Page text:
1

I have the following class:

import Radar

class Domain(Radar):
    URL = 'https://mxtoolbox.com/DNSLookup.aspx'
    ADDRESS_KEYS = ('mailing_address', 'city_name', 'state_name', 'zip_code',
                    'country_name')
    GENERAL_PARAMS = {'format': 'json'}
    BALANCE_PARAMS = {**Radar.GENERAL_PARAMS, 'account': 'balance'}
    SUCCESSFUL_QUERY = 1
    API_KEY_ERROR_REASON = 'Invalid API Key'
    MASKED_ENTITY_INDICATOR = 'To View Unmasked Data'

    def __init__(self, *args, **kwargs):
        self.entity_title = 'Crawling'
        super().__init__(*args, **kwargs)

The class' methods (only them) access each of these constant static members few times.

What are the advantages/disadvantages of putting these variables in the outer scope (as a file level variables - and not class level static variables)?

Even though I know both approaches would work, I wonder where is the best place put the variables - inside the class or above it.

The other option:

import Radar

URL = 'https://mxtoolbox.com/DNSLookup.aspx'
ADDRESS_KEYS = ('mailing_address', 'city_name', 'state_name', 'zip_code',
                'country_name')
GENERAL_PARAMS = {'format': 'json'}
BALANCE_PARAMS = {**Radar.GENERAL_PARAMS, 'account': 'balance'}
SUCCESSFUL_QUERY = 1
API_KEY_ERROR_REASON = 'Invalid API Key'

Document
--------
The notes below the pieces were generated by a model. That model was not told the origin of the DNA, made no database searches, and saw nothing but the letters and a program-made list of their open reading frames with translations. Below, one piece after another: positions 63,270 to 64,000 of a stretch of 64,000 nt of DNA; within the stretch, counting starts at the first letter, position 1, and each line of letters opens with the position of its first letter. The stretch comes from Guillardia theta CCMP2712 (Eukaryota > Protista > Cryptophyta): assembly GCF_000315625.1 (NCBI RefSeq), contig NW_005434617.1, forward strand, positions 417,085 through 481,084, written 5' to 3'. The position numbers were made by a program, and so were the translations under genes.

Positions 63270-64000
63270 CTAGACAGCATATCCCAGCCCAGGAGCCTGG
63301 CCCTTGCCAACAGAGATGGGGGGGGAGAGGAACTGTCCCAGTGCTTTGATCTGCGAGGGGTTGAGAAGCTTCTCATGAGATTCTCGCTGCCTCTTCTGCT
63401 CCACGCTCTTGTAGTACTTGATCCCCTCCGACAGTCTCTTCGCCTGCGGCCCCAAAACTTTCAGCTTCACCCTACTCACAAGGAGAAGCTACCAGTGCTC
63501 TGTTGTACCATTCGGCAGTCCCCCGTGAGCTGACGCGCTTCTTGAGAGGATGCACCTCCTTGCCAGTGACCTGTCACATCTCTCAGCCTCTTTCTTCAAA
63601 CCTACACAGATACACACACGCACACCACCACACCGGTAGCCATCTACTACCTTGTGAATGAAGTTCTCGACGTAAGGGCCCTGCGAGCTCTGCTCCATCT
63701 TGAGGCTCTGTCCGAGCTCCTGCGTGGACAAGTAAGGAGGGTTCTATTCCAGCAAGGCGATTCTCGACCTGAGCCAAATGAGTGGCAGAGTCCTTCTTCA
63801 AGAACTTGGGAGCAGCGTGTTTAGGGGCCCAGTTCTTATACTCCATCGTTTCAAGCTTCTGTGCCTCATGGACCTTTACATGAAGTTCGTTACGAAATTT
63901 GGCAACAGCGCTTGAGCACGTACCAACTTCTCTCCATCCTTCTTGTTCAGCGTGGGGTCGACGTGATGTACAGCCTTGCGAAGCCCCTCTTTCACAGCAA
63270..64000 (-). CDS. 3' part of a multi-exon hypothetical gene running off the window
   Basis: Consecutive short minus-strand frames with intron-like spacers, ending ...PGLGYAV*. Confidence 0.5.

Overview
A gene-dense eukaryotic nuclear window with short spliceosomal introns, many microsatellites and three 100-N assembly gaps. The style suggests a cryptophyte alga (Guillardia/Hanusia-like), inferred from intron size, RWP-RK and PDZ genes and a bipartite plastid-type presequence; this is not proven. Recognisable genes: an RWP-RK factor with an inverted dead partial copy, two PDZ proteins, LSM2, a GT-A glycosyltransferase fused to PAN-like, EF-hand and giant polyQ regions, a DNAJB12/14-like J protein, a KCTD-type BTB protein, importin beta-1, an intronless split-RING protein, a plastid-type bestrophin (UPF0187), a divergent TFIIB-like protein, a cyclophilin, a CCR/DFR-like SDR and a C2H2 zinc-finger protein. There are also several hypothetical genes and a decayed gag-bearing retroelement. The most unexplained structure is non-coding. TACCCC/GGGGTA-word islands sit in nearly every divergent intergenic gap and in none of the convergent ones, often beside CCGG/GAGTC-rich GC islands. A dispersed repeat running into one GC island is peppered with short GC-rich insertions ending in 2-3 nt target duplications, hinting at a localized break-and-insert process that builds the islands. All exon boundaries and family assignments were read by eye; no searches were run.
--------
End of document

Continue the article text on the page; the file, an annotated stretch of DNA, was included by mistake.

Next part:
MASKED_ENTITY_INDICATOR = 'To View Unmasked Data'

class Domain(Radar):
    def __init__(self, *args, **kwargs):
        self.entity_title = 'Crawling'
        super().__init__(*args, **kwargs)
1

This is a mostly stylistic choice. In the end, it doesn't matter. There are some finer differences depending on how they are used.

  • If the constants are only used within the module, using module-level variables is more convenient. (Compare class variables below).

  • If the constants are used outside of this module, then module-level variables have the advantage that you can import them.

  • Class variables have the advantage that they are bundled in that class. This may provide a more convenient interface because you don't have to pass them around individually. For example, the Enum class does this nicely. But in reverse: why would you be bundling them unless they are used together?

Class variables in Python do have some gotchas.

  • Python doesn't have true constants, so anyone could reassign them. (To create read-only fields in Python, you must use a property, or more generally: the descriptor protocol).
  • These variables can be shadowed by subclasses, or by instance variables.
  • The variables can only be accessed through the class or its instances. E.g. to access the URL variable in a method, you have to say Domain.URL or self.URL. Module-level variables can be accessed directly.

In general, Python doesn't force you to stuff everything into a class. You should use this freedom because most variables or functions don't belong into a class. If in doubt, use free variables/functions instead of fields/methods within a class. You can always change your mind later and refactor.

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